After I finished yesterdays article about Triathlete Magazines Windtunnel Testing it occurred to me that there were additional elements worth considering. So today I’ll look at the effect of different bikes at IMNZ and consider the impact of adding a water bottle to the frame – which works in the favour of the Specialized Shiv Tri.
Firstly – Ironman New Zealand. Much colder and a bit hillier than Kona. Much colder and very much hillier than Florida. Also a hideous road surface.
For 2011 conditions (the last time there was a full Ironman) we get the following differences.
You can see why I’m so fond of recommending Speed Concepts to my clients for the conditions we often face in major events here.
However – the long range forecast for Ironman New Zealand 2013 is light winds and getting quite warm midway through the bike (as opposed to 2011 which stayed cool). So the predicted conditions would lead to the differences shown in the next table.
Light winds means low AoA and we’re back into Cervelos territory.
Based on the above you would be cursing if you had sold your Cervelo P4 or Trek Speed Concept to get a Specialized Shiv for this years Ironman New Zealand. Or would you…?
Effect of bottles
A couple of years ago Cervelo shared some test data for different superbikes – showing how the relative performance changed as you added bottles and a rider. Why this is relevant now is because the Specialized Shiv has the capability to carry a bladder in the downtube – effectively meaning you can carry hydration without changing the aerodynamics of the frame.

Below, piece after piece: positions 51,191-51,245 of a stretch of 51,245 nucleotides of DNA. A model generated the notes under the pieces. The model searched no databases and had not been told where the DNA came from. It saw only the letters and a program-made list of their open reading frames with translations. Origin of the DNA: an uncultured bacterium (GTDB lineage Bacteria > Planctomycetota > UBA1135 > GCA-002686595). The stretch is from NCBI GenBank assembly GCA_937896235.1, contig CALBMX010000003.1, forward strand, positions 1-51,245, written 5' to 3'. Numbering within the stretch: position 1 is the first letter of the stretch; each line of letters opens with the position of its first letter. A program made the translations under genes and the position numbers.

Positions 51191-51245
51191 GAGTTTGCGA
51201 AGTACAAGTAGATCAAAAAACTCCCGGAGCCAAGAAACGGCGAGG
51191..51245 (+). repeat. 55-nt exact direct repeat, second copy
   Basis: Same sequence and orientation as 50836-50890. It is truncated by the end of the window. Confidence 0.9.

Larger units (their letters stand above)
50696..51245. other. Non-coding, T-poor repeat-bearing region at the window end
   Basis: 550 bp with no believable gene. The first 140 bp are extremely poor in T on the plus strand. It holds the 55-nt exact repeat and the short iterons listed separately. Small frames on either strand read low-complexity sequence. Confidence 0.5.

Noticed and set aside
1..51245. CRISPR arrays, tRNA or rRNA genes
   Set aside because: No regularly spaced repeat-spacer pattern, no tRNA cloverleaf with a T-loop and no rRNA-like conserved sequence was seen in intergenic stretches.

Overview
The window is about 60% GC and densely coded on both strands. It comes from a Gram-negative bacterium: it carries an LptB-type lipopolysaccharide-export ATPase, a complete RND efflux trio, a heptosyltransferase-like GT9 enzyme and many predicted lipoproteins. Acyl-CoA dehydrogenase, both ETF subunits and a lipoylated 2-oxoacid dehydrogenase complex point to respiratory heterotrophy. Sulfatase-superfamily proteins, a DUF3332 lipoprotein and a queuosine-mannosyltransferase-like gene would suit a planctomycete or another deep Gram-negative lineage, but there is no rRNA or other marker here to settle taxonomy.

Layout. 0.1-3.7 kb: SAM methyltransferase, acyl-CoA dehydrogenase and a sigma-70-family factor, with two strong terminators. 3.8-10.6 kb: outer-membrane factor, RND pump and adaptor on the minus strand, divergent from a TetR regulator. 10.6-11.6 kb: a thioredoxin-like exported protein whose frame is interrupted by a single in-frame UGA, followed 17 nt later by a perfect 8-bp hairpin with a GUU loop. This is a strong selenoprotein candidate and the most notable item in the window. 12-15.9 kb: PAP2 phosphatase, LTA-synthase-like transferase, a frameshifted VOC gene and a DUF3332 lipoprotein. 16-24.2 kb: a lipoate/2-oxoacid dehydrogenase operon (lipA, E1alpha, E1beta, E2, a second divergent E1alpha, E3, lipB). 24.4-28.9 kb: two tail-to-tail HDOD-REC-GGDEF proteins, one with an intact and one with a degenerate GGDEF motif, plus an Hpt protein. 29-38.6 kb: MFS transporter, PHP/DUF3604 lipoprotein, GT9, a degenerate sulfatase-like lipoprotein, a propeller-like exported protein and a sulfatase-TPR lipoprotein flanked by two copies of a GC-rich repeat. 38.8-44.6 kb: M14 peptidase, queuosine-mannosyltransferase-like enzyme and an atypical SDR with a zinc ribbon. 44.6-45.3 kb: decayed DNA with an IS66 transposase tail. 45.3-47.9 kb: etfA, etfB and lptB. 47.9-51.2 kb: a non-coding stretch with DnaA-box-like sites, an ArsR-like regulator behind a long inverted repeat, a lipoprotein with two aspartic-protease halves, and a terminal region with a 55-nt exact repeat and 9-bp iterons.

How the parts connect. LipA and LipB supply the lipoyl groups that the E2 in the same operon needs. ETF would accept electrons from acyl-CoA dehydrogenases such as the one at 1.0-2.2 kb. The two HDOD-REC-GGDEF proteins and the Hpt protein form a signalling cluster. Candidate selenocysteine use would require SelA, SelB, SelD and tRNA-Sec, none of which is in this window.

The P5 and Ordu did not exist at that point. But the Speed Concept did. So I’ve taken the effect of adding an Arundel Aero Bottle to the Speed Concept and added it to the Triathlete Magazine Data. From the Kona model:
So even putting an aero bottle on negates much of the advantage the Speed Concept has in the Triathlete Magazine testing. And the figures on a round bottle sway the table in favour of the Shiv. However – the Magazine did not test with the straw sticking out (and I’ve seen straws looped out into the wind that would definitely be costing speed) so that would alter the above chart a little back in favour of the Speed Concept.
This serves as a useful illustration of the number of elements that need to be considered in performance. A ‘fast’ bike can be ruined by poorly thought out hydration or nutrition carrying systems. Likewise the benefit of deep section wheels disappears pretty quickly when you put the wrong tyres on. Which is why Speedtheory is here – to deal with the details for you.